micdotcom
micdotcom:

Forget the spreadsheet, here’s an easy flowchart to know if a women owes you sex


Microsoft Excel took a turn for the explicit this week when the Internet learned the once-innocuous office tool was being used in a dispiriting new bro-trend: using the software to track of the number of times their partners refuse sex. Yes, #sexspreadsheets are a thing, presumably because some men still believe that owning of a penis entitles them to unlimited sexy times.
Sorry, guys, that’s just not the way the world works | Follow micdotcom 


ynotget2knome

micdotcom:

Forget the spreadsheet, here’s an easy flowchart to know if a women owes you sex

Microsoft Excel took a turn for the explicit this week when the Internet learned the once-innocuous office tool was being used in a dispiriting new bro-trend: using the software to track of the number of times their partners refuse sex. Yes, #sexspreadsheets are a thing, presumably because some men still believe that owning of a penis entitles them to unlimited sexy times.

Sorry, guys, that’s just not the way the world works | Follow micdotcom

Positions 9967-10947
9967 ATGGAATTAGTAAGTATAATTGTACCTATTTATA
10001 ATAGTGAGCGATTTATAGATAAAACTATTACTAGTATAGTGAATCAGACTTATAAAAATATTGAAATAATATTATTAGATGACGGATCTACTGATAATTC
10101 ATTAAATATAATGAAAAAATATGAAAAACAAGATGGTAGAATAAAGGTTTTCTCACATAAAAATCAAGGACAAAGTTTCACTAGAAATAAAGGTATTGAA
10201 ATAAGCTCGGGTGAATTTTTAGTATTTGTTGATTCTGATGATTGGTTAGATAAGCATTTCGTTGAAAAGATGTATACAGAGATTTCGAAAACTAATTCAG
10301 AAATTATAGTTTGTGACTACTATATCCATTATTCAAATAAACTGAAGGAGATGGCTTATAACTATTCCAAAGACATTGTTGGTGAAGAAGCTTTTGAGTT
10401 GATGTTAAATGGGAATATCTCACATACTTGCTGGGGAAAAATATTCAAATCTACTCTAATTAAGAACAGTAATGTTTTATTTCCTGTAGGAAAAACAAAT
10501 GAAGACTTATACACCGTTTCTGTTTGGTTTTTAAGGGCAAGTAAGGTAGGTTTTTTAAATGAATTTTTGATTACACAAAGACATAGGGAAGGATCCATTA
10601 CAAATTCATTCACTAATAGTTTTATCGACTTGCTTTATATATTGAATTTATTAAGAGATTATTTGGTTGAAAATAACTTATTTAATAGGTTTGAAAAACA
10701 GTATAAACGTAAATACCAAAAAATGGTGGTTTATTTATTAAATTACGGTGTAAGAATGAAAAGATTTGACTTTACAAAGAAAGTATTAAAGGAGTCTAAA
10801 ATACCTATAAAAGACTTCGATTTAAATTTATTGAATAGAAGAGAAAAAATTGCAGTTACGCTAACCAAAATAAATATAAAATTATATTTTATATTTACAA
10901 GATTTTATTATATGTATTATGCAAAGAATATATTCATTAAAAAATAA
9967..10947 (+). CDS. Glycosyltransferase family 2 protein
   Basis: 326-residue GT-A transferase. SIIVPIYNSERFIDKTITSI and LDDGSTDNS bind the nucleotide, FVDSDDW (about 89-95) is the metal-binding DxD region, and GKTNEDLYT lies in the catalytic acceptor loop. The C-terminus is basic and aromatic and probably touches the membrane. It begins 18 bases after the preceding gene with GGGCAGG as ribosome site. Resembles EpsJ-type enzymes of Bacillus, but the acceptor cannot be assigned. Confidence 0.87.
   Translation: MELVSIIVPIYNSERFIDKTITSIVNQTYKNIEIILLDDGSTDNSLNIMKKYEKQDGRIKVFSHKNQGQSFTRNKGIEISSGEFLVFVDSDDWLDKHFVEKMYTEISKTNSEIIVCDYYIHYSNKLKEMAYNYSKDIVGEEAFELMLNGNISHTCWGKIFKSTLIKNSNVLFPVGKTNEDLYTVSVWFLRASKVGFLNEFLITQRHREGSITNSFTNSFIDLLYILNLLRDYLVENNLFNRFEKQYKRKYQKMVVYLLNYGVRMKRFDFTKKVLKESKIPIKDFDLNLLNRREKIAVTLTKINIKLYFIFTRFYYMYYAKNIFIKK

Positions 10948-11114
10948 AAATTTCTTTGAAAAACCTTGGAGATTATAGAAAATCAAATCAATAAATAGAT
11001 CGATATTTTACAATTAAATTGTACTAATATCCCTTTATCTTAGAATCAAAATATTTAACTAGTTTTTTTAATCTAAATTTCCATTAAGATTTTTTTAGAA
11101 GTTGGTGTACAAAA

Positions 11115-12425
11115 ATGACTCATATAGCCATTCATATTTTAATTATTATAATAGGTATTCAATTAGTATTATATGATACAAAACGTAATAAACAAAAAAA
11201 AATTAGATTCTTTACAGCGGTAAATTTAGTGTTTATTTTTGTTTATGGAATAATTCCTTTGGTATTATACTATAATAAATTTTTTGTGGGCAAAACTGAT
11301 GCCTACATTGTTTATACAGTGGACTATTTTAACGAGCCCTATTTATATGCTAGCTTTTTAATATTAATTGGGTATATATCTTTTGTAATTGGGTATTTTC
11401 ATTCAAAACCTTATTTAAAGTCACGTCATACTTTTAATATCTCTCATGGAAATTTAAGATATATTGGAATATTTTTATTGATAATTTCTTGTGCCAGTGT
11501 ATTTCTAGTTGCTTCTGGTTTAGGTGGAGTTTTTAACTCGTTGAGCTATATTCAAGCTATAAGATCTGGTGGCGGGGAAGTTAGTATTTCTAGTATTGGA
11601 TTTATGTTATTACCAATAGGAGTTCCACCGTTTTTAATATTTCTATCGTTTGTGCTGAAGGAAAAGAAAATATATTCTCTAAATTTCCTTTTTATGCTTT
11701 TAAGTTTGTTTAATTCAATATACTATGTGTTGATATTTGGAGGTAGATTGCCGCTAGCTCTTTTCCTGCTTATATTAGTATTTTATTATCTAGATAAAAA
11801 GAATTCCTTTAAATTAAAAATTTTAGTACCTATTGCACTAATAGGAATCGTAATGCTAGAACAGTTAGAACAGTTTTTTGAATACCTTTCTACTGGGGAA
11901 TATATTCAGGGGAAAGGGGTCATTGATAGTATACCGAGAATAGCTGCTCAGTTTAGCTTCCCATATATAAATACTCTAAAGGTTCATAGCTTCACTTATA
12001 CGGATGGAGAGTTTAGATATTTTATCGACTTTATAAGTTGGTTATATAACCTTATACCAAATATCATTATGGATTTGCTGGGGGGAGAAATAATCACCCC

ynotget2knome
letterstomycountry

letterstomycountry:

An Op-ed from St. Louis:

Earlier this month, after three Israeli teens and one Palestinian teen were murdered in the occupied West Bank, 500 members of the St. Louis Jewish community came together to mourn the loss of human life. Since those horrible events, more than 40 Palestinian children in Gaza have been killed by the Israeli army from airstrikes and now a ground invasion — and over 200 adults (at the time this was written). Four young Palestinian boys were killed while playing on a beach in Gaza, attempting to run away when an Israeli missile hit them. In the West Bank, in addition to the torturous murder of 15-year-old Mohammad Abu Khdair, who was kidnapped, beaten and burned alive by Jewish settlers, there have been 7 Palestinians killed, mostly youth, and over 320 arrested in the past few weeks.

As Jews, many of us were raised with values of social justice, standing up to oppression and for the “little guy,” and remembering anti-Semitism and pledging to stop it. That is why we are calling on the St. Louis Jewish community to join us and speak out against the Israeli government’s occupation and bombing of Gaza.